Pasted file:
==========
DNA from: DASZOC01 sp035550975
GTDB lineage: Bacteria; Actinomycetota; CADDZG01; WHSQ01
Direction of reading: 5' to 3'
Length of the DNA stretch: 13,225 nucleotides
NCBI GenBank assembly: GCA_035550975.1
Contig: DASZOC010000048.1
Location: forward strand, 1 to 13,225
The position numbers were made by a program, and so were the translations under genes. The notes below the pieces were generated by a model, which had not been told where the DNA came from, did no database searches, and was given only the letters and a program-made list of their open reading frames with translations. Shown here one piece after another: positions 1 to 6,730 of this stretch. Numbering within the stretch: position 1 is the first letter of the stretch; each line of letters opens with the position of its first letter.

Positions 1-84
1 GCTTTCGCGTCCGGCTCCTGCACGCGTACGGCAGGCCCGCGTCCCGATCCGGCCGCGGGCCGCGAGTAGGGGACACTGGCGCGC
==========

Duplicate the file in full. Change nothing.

DNA from: DASZOC01 sp035550975
GTDB lineage: Bacteria; Actinomycetota; CADDZG01; WHSQ01
Direction of reading: 5' to 3'
Length of the DNA stretch: 13,225 nucleotides
NCBI GenBank assembly: GCA_035550975.1
Contig: DASZOC010000048.1
Location: forward strand, 1 to 13,225
The position numbers were made by a program, and so were the translations under genes. The notes below the pieces were generated by a model, which had not been told where the DNA came from, did no database searches, and was given only the letters and a program-made list of their open reading frames with translations. Shown here one piece after another: positions 1 to 6,730 of this stretch. Numbering within the stretch: position 1 is the first letter of the stretch; each line of letters opens with the position of its first letter.

Positions 1-84
1 GCTTTCGCGTCCGGCTCCTGCACGCGTACGGCAGGCCCGCGTCCCGATCCGGCCGCGGGCCGCGAGTAGGGGACACTGGCGCGC